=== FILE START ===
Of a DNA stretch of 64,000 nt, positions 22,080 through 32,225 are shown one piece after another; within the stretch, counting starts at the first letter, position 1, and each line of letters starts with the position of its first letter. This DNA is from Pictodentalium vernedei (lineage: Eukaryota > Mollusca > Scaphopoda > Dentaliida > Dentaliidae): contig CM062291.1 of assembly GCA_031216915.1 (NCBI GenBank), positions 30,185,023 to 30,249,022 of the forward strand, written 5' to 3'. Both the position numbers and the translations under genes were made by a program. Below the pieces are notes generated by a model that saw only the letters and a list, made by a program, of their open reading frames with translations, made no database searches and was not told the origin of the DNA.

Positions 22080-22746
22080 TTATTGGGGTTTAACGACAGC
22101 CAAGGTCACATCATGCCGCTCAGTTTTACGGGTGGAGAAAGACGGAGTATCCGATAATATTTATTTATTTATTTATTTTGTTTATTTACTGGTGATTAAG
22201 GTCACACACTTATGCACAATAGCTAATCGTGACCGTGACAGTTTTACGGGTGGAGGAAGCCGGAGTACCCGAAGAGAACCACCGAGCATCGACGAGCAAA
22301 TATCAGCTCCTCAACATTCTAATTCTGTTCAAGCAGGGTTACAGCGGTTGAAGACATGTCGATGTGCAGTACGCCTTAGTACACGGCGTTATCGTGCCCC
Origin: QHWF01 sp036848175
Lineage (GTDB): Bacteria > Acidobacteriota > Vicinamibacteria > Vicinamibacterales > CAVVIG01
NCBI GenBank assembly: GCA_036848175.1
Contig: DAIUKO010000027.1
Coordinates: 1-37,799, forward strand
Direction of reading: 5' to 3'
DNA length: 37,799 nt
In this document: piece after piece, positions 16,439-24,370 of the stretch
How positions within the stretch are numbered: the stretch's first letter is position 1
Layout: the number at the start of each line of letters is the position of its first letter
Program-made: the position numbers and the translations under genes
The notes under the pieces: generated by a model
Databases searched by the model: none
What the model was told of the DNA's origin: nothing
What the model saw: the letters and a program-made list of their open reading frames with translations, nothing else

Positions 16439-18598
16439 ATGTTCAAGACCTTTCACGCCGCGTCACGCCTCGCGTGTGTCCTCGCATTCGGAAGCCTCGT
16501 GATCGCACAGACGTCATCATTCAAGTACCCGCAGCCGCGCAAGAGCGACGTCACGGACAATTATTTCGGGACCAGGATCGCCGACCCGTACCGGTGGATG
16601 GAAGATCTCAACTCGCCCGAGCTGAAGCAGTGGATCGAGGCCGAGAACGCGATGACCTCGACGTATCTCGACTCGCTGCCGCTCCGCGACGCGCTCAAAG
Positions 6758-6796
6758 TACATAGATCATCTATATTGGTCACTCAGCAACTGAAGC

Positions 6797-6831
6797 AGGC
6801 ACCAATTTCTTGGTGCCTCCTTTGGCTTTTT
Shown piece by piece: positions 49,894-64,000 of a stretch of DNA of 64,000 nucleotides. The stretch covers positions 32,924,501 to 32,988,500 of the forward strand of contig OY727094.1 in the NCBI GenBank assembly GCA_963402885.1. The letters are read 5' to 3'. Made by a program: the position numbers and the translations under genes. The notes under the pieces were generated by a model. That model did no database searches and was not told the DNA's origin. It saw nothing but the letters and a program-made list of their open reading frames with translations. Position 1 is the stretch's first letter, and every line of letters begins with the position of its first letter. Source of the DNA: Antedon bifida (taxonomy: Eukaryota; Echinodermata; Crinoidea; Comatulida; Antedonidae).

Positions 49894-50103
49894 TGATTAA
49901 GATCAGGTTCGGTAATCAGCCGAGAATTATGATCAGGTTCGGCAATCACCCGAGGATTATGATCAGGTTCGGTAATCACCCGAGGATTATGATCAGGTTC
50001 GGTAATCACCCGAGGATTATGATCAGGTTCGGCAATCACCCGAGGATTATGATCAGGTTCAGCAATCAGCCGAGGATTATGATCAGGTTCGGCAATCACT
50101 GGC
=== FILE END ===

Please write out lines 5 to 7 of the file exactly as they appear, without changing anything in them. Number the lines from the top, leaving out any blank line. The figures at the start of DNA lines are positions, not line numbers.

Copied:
22201 GTCACACACTTATGCACAATAGCTAATCGTGACCGTGACAGTTTTACGGGTGGAGGAAGCCGGAGTACCCGAAGAGAACCACCGAGCATCGACGAGCAAA
22301 TATCAGCTCCTCAACATTCTAATTCTGTTCAAGCAGGGTTACAGCGGTTGAAGACATGTCGATGTGCAGTACGCCTTAGTACACGGCGTTATCGTGCCCC
Origin: QHWF01 sp036848175